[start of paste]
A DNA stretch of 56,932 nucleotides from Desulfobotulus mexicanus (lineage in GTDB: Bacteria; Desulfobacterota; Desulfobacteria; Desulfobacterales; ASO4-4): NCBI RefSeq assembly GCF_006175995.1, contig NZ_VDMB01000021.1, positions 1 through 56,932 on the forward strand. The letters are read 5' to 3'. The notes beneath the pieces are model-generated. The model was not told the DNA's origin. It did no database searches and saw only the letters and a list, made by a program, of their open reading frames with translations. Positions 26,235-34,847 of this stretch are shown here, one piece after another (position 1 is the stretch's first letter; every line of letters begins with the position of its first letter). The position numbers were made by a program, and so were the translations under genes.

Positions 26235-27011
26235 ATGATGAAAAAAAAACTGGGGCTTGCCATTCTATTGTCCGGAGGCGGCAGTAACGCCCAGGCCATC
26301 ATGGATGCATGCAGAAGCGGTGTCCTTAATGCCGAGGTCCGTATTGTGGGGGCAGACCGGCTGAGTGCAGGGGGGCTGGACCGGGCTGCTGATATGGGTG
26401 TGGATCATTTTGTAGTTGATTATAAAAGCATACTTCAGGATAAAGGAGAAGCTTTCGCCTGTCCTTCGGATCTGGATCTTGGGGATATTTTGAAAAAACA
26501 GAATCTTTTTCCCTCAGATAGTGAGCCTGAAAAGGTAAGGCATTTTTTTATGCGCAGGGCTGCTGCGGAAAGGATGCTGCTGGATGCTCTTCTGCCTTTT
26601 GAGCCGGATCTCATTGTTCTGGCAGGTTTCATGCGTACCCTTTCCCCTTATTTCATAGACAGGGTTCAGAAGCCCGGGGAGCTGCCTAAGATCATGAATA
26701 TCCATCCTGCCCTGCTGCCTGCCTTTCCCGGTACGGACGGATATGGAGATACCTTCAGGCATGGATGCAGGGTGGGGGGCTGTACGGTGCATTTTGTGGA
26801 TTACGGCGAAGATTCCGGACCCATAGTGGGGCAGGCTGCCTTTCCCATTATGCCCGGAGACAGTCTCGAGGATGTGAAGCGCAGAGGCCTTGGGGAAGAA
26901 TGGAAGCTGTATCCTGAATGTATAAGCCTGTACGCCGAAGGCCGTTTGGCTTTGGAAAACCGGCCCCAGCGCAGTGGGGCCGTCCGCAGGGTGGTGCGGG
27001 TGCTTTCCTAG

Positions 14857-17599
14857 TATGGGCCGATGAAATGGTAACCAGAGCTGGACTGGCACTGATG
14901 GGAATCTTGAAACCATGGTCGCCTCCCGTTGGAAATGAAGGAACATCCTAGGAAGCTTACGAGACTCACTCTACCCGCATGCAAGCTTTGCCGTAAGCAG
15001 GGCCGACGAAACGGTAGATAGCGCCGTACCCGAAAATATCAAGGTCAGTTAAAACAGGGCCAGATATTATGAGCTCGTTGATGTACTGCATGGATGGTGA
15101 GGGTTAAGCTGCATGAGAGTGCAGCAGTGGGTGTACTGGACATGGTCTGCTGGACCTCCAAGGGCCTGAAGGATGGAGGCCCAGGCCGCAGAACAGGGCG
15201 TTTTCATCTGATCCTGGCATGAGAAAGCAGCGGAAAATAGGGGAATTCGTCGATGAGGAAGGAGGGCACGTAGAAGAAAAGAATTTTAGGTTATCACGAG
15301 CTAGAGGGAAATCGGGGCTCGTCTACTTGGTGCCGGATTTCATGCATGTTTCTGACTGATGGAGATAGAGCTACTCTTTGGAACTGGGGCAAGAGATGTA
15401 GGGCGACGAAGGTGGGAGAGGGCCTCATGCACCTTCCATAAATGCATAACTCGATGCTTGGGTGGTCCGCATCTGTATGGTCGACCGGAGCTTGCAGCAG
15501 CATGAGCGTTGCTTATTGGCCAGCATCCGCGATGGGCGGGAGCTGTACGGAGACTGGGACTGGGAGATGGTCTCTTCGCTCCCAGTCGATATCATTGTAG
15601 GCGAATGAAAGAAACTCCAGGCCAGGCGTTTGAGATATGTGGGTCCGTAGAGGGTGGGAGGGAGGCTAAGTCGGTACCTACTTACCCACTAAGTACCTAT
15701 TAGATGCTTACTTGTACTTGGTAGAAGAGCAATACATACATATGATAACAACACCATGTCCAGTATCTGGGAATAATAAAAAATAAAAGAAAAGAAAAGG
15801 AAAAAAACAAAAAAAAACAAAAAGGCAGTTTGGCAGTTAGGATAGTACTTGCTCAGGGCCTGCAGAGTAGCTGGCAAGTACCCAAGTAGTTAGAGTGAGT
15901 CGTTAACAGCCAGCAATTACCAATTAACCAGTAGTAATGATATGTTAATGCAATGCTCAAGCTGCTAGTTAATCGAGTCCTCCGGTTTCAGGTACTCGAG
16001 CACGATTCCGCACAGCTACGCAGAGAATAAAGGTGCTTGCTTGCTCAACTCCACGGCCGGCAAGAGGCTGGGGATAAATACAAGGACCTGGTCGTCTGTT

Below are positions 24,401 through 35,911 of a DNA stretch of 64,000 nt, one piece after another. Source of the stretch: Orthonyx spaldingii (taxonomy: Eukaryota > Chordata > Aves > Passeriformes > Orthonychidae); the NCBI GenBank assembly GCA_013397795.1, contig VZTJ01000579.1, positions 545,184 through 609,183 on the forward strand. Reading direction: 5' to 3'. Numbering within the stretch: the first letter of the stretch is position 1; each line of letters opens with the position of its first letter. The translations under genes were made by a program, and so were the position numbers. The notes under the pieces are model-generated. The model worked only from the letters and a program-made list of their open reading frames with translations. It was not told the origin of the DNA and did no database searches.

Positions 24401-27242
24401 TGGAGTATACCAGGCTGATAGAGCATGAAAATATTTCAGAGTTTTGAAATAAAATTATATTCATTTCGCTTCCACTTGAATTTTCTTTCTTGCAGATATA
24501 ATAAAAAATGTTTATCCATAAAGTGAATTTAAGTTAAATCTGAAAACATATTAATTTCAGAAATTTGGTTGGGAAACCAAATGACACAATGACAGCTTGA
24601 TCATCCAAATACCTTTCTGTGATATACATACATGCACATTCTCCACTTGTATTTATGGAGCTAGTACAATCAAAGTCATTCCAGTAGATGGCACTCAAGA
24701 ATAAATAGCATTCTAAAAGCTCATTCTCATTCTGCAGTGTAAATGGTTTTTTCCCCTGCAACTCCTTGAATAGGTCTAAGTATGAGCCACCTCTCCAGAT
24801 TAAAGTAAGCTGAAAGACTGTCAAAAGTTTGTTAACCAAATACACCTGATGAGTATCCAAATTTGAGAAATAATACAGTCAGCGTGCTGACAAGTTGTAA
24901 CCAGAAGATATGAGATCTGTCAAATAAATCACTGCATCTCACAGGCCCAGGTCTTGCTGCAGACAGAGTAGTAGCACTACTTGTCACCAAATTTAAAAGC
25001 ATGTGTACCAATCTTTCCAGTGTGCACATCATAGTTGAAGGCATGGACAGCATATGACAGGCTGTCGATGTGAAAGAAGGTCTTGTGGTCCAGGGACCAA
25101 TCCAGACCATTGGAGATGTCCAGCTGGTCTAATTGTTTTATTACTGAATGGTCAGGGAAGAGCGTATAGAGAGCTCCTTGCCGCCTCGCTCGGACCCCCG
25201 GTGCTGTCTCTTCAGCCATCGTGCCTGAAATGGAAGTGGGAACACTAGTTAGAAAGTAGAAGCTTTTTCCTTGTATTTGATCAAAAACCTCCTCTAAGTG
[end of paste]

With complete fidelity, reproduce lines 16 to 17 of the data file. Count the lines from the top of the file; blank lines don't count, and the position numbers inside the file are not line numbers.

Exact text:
15101 GGGTTAAGCTGCATGAGAGTGCAGCAGTGGGTGTACTGGACATGGTCTGCTGGACCTCCAAGGGCCTGAAGGATGGAGGCCCAGGCCGCAGAACAGGGCG
15201 TTTTCATCTGATCCTGGCATGAGAAAGCAGCGGAAAATAGGGGAATTCGTCGATGAGGAAGGAGGGCACGTAGAAGAAAAGAATTTTAGGTTATCACGAG